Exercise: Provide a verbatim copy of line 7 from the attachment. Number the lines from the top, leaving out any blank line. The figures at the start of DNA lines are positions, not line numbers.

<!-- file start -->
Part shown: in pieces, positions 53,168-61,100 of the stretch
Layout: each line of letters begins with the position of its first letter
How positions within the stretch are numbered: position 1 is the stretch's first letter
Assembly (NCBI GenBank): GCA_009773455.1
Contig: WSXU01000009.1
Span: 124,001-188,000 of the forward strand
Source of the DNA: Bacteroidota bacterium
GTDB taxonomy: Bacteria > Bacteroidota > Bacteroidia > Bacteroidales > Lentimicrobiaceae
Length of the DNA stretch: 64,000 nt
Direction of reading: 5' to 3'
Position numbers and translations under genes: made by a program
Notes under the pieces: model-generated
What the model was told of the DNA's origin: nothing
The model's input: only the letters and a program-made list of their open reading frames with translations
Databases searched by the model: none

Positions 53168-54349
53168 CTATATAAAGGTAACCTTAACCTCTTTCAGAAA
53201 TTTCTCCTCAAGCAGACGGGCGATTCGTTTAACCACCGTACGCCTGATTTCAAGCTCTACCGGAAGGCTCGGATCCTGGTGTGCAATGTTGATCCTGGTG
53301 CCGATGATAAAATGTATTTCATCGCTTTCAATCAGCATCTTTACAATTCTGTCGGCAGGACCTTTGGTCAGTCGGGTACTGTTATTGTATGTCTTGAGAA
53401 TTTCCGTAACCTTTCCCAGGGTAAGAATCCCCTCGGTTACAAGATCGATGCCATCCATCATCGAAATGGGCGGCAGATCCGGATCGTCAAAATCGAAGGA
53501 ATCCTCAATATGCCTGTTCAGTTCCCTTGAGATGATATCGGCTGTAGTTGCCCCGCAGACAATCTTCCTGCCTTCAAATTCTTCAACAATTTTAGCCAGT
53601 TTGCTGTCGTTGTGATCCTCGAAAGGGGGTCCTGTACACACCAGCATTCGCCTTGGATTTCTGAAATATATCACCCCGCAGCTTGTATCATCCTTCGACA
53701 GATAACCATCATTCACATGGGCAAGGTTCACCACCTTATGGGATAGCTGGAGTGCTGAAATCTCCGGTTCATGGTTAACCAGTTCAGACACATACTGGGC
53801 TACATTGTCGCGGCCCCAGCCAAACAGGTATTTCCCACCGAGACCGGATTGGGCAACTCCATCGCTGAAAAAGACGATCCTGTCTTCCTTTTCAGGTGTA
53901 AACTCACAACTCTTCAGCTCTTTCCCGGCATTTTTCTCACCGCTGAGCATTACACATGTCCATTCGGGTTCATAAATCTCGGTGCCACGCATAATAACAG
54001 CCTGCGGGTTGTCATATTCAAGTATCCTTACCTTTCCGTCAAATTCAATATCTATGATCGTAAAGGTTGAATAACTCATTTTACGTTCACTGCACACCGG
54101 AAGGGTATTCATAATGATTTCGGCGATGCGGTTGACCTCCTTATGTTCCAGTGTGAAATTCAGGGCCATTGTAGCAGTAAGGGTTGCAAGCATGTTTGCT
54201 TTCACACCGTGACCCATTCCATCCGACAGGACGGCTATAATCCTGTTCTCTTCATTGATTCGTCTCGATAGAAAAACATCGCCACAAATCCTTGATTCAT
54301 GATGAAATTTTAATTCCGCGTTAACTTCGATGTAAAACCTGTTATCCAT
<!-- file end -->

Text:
Source of the DNA: Bacteroidota bacterium